component), then
MathJax will create the following conversion methods for you:

`MathJax.mathml2svg(math[,options])`

`MathJax.mathml2svgPromise(math[,options])`

`MathJax.mathml2mml(math[,options])`

`MathJax.mathml2mmlPromise(math[,options])`

If you had loaded the TeX input jax as well, you would also get four
more methods, with `tex`

in place of `mathml`

.

As the names imply, the `Promise`

functions perform the conversion
asynchronously, and return promises, while the others operate
synchronously and return the converted form immediately. The first
two functions (and any others like them) produce DOM elements as the
results of the conversion, with the promise versions passing that to
their `then()`

functions as their argument (see the section on
Asynchronous Conversion below), and the non-promise versions returning
them directly. You can insert these DOM elements into the document
directly, or you can use their `outerHTML`

property to obtain
their serialized string form.

The functions that convert to MathML produce serialized MathML strings
automatically, rather than DOM elements. (You can use the browser’s
`DOMParser`

object to convert the string into a MathML DOM tree
if you need one.)

### Conversion Options¶

All four of these functions require an argument that is the math
string to be converted (e.g., the serialized MathML string, or in the
case of `tex2chtml()`

, the TeX or LaTeX string). You can also
pass a second argument that is an object containing options that
control the conversion process. The options that can be included are:

`display`

, a boolean specifying whether the math is in display-mode or not (for TeX input). Default is`true`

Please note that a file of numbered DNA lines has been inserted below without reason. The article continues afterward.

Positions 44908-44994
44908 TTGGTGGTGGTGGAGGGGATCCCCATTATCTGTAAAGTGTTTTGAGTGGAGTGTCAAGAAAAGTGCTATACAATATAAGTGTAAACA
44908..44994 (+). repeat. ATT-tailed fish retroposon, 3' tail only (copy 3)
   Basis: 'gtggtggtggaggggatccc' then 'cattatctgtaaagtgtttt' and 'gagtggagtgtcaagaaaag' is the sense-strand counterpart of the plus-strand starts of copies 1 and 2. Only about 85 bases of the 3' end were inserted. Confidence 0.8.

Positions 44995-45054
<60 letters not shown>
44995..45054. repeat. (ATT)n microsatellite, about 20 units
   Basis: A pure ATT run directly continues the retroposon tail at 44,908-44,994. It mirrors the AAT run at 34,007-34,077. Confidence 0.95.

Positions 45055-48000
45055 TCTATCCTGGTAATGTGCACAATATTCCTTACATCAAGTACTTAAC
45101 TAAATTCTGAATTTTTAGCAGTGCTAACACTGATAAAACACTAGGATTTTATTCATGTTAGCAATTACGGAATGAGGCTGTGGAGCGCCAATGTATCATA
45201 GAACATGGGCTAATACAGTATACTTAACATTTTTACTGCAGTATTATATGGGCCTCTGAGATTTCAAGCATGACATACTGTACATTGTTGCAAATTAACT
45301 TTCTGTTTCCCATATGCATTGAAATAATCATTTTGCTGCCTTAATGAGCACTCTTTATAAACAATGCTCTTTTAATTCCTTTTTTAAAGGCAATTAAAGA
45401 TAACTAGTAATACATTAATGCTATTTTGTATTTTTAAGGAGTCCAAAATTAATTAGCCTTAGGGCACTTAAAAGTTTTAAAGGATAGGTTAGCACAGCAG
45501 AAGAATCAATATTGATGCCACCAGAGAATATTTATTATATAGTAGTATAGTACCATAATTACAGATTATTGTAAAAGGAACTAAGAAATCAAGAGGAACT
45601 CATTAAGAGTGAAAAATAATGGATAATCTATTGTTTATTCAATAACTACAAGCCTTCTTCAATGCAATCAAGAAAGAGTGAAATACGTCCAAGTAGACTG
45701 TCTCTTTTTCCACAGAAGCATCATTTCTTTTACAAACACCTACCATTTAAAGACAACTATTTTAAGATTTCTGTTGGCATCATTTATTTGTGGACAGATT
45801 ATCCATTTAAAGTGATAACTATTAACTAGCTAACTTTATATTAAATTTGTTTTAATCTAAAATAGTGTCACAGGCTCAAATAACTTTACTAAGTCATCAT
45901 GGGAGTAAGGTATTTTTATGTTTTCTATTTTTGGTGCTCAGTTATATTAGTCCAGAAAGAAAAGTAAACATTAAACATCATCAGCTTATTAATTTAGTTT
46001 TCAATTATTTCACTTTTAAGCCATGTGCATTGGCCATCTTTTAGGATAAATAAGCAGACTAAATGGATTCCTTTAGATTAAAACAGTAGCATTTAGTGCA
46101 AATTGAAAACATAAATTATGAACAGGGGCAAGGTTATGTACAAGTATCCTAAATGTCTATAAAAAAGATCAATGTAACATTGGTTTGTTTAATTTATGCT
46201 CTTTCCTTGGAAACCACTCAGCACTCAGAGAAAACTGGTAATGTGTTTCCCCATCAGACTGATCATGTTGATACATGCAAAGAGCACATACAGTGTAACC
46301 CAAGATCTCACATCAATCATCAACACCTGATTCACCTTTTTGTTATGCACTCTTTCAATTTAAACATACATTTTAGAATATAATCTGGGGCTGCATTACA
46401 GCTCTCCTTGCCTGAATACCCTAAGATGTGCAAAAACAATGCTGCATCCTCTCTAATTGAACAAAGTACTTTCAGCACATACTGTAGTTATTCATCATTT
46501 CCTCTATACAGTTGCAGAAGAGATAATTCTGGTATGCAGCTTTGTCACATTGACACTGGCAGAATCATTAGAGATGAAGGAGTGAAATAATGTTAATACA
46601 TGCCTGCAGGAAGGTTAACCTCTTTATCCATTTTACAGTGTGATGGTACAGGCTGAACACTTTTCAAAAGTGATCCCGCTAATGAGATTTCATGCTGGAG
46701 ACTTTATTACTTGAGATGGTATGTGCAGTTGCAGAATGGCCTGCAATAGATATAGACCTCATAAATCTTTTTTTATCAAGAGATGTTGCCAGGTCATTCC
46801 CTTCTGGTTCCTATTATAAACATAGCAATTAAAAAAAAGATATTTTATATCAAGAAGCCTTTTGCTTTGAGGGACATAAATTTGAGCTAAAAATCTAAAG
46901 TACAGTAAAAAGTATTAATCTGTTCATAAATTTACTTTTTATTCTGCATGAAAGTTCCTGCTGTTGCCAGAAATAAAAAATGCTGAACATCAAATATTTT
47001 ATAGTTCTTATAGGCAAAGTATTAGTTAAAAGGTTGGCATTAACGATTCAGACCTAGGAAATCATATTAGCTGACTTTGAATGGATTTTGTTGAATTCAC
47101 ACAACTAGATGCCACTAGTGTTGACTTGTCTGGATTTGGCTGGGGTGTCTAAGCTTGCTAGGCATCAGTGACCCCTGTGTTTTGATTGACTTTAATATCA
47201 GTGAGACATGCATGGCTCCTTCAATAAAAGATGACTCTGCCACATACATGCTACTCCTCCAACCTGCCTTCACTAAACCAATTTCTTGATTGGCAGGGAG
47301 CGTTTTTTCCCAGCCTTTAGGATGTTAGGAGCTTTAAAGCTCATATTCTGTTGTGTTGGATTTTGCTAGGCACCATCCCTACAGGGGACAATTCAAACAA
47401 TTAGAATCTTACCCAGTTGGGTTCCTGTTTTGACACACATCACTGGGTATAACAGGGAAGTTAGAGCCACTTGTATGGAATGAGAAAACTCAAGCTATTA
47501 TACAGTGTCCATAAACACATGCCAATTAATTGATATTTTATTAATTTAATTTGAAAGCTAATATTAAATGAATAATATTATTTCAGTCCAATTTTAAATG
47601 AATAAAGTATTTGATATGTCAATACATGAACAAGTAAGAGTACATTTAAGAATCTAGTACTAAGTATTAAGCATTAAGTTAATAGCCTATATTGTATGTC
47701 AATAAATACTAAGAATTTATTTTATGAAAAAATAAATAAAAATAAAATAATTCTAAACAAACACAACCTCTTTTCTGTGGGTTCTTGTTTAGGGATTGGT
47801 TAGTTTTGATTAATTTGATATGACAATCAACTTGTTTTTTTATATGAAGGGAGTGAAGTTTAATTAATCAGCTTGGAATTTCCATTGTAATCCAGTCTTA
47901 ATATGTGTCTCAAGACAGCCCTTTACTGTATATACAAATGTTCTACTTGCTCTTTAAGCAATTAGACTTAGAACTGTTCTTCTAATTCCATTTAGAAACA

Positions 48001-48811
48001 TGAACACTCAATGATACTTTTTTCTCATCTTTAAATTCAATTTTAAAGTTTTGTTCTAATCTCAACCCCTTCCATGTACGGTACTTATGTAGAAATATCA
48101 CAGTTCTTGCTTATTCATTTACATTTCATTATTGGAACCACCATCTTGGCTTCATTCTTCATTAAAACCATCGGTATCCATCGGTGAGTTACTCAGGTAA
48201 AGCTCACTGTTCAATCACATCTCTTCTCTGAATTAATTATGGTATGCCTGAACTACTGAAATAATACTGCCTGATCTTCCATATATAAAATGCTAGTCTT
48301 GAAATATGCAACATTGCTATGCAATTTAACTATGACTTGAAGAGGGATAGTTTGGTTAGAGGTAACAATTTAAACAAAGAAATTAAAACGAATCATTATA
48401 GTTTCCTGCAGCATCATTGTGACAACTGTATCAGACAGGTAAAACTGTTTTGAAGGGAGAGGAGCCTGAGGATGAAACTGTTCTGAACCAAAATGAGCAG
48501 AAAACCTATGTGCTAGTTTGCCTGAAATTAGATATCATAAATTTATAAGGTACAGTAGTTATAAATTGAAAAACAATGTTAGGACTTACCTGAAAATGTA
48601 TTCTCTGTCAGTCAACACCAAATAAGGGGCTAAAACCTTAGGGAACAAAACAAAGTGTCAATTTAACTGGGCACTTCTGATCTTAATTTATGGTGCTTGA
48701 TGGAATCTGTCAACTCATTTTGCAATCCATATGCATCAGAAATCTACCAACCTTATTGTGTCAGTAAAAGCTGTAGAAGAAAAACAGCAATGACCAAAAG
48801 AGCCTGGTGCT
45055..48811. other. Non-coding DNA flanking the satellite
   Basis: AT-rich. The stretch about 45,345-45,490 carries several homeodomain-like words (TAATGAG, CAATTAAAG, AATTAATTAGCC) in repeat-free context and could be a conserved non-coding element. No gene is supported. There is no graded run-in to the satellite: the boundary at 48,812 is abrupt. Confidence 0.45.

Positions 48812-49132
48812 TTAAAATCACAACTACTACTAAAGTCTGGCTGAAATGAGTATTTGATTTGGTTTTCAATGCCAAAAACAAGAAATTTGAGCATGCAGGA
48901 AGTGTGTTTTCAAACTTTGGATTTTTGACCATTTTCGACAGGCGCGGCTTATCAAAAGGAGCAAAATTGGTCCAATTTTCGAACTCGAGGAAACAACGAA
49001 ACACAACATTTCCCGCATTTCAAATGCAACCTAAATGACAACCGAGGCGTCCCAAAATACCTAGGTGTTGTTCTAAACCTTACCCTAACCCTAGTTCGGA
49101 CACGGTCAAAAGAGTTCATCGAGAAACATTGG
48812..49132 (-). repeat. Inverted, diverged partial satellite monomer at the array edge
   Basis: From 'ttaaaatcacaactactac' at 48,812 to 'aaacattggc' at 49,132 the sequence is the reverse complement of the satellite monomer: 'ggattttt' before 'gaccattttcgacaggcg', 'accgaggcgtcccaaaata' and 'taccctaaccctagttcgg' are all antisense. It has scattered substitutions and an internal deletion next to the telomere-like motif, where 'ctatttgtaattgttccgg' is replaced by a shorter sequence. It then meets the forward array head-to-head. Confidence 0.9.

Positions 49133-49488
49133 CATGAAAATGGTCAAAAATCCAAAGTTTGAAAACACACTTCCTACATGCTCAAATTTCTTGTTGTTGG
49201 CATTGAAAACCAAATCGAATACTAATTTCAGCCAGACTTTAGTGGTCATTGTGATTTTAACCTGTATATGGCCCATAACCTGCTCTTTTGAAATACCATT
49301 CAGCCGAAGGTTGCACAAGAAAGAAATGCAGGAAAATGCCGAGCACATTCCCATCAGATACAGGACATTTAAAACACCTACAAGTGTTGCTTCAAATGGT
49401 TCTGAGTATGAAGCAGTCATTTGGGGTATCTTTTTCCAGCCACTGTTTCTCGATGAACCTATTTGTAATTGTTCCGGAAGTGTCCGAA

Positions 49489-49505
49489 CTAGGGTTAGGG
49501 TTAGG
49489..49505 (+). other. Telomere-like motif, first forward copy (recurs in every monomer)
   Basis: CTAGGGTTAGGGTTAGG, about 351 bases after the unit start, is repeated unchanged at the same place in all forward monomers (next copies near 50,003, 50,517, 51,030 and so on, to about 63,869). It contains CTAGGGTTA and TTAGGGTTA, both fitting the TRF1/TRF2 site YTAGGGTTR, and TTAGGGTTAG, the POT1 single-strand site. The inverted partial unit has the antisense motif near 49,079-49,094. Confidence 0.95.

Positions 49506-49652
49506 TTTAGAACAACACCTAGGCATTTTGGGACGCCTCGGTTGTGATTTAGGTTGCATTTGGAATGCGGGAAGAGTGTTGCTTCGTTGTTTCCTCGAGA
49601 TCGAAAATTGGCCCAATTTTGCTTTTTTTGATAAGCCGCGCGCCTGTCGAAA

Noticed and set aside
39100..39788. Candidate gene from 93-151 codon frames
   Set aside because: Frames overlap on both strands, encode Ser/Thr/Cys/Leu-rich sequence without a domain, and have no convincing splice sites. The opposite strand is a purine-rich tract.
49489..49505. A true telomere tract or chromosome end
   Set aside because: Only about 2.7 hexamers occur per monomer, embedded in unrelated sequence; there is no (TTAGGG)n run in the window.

.`em`

, a number giving the number of pixels in an`em`

for the surrounding font. Default is`16`

.`ex`

, a number giving the number of pixels in an`ex`

for the surrounding font. Default is`8`

.`containerWidth`

, a number giving the width of the container, in pixels. Default is 80 times the`ex`

value.`lineWidth'`

, a number giving the line-breaking width in`em`

units. Default is a very large number (100000), so effectively no line breaking.`scale`

, a number giving a scaling factor to apply to the resulting conversion. Default is 1.

For example,

```
let html = MathJax.tex2chtml('\\sqrt{x^2+1}', {em: 12, ex: 6, display: false});
```

would convert the TeX expression `\sqrt{x^2+1}`

to HTML as an
in-line expression, with `em`

size being 12 pixels and `ex`

size
being 6 pixels. The result will be a DOM element containing the HTML
for the expression. Similarly,

```
let html = MathJax.tex2chtml('\\sqrt{x^2+1}', {em: 12, ex: 6, display: false});
let text = html.outerHTML;
```

sets `text`

to be the serialized HTML string for the expression.

### Obtaining the Output Metrics¶

Since the `em`

, `ex`

, and `containerWidth`

all
depend on the location where the math will be placed in the document
(they are values based on the surrounding text font and the container
elements width), MathJax provides a method for obtaining these values
from a given DOM element. The method

`MathJax.getMetricsFor(node, display)`

takes a DOM element (`node`

) and a boolean (`display`

), indicating
if the math is in display mode or not, and returns an object